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Countermeasures

• We can take countermeasures at different points in time– before we even begin programming– during development– when testing– when executing code

to prevent, to detect – at (pre)compile time or at runtime -, and to migitate problems with buffer overflows

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Prevention

• Don’t use C or C++• Better programmer awareness & training Eg read – and make other people read -

• Building Secure Software, J. Viega & G. McGraw, 2002

• Writing Secure Code, M. Howard & D. LeBlanc, 2002• 19 deadly sins of software security, M. Howard, D

LeBlanc & J. Viega, 2005• Secure programming for Linux and UNIX HOWTO,

D. Wheeler, • Secure C coding, T. Sirainen

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Dangerous C system calls source: Building secure software, J. Viega & G. McGraw, 2002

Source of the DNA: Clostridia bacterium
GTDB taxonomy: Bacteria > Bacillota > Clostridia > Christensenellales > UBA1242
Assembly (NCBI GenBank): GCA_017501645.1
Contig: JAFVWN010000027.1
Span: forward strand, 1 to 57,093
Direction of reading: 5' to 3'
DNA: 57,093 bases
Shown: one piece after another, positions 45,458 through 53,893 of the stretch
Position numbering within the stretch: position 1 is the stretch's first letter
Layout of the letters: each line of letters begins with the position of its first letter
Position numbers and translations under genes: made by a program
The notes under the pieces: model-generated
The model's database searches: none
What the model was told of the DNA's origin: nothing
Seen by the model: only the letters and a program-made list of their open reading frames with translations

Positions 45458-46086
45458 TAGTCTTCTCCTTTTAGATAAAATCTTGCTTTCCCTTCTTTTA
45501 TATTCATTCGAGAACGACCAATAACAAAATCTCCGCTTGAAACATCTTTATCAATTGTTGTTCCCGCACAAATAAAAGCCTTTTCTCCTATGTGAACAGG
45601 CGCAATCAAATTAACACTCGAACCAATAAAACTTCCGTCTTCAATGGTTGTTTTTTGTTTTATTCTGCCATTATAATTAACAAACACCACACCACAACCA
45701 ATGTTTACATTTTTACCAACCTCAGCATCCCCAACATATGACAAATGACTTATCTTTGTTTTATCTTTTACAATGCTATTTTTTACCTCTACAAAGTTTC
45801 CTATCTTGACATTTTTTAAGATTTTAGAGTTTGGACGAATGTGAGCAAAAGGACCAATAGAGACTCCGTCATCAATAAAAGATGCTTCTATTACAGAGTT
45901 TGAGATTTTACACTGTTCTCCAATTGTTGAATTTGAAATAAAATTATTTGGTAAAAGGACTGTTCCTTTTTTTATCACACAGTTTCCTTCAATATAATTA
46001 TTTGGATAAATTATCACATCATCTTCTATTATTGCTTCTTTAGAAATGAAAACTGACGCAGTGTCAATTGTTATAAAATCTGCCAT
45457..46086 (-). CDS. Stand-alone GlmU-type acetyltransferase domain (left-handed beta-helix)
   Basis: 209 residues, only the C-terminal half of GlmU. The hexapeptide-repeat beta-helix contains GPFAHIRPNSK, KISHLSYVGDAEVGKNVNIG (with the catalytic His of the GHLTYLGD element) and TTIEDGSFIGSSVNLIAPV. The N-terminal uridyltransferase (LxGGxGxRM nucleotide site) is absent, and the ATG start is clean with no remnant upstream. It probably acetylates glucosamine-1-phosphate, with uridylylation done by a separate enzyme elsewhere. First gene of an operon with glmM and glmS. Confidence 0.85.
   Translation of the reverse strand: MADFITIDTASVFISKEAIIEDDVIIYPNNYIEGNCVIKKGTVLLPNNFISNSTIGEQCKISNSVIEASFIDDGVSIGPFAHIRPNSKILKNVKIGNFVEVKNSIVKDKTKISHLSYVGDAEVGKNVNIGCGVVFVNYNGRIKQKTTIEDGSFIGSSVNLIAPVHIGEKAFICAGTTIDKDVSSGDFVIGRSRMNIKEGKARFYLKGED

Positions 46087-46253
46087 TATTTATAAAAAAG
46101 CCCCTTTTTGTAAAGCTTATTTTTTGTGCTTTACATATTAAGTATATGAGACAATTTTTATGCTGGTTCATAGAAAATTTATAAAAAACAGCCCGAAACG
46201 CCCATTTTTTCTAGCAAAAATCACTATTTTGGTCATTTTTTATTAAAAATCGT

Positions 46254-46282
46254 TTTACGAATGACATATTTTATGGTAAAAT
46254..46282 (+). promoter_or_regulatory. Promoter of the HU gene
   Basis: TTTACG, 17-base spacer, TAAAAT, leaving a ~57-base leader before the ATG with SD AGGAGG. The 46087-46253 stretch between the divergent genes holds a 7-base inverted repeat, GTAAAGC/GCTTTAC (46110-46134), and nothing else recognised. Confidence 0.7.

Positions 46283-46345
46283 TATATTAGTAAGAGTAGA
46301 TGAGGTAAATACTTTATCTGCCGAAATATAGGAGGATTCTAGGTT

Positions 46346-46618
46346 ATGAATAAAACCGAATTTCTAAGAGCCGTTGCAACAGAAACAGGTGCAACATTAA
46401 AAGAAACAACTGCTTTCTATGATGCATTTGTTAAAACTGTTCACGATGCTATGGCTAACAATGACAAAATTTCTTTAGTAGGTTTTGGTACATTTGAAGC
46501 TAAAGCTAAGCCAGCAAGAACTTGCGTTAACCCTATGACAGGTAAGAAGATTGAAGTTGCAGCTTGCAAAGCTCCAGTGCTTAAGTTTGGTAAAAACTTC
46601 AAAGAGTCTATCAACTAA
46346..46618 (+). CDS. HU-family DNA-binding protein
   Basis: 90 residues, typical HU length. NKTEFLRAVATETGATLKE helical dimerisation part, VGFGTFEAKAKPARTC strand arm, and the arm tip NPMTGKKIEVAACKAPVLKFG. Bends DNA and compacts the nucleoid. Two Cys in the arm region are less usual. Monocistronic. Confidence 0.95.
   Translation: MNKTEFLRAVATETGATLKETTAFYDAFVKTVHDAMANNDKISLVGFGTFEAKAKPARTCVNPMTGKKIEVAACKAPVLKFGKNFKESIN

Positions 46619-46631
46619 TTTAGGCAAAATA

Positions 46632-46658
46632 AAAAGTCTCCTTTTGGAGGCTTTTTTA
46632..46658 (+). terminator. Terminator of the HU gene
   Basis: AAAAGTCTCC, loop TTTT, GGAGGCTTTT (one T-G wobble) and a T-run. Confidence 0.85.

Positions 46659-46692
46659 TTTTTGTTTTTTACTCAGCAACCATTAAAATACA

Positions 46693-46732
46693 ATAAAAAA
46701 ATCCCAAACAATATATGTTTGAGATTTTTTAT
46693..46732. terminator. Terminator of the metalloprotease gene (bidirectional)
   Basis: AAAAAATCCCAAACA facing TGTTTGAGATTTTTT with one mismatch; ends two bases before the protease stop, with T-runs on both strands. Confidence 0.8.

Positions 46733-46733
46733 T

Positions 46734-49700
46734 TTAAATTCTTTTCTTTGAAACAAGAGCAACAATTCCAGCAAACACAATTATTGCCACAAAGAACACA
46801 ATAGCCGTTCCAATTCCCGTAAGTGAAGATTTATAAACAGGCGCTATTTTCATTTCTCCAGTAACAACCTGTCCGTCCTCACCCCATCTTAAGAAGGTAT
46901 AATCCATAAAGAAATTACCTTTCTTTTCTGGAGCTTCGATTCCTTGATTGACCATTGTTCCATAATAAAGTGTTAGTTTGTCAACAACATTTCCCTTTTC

Extreme risk• gets

High risk• strcpy• strcat• sprintf• scanf• sscanf• fscanf• vfscanf• vsscanf

High risk (cntd)H• streadd• strecpy• strtrns• realpath• syslog• getenv• getopt• getopt_long• getpass

Low risk• fgets• memcpy• snprintf• strccpy• strcadd• strncpy• strncat• vsnprintf

Moderate risk• getchar• fgetc• getc• read• bcopy

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Prevention – use better string libraries

• there is a choice between using statically vs dynamically allocated buffers– static approach easy to get wrong, and chopping user

input may still have unwanted effects– dynamic approach susceptible to out-of-memory errors,

and need for failing safely

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Better string libraries (1)B

• libsafe.h provides safer, modified versions of eg strcpy– prevents buffer overruns beyond current stack frame in the

dangerous functions it redefines• libverify enhancement of libsafe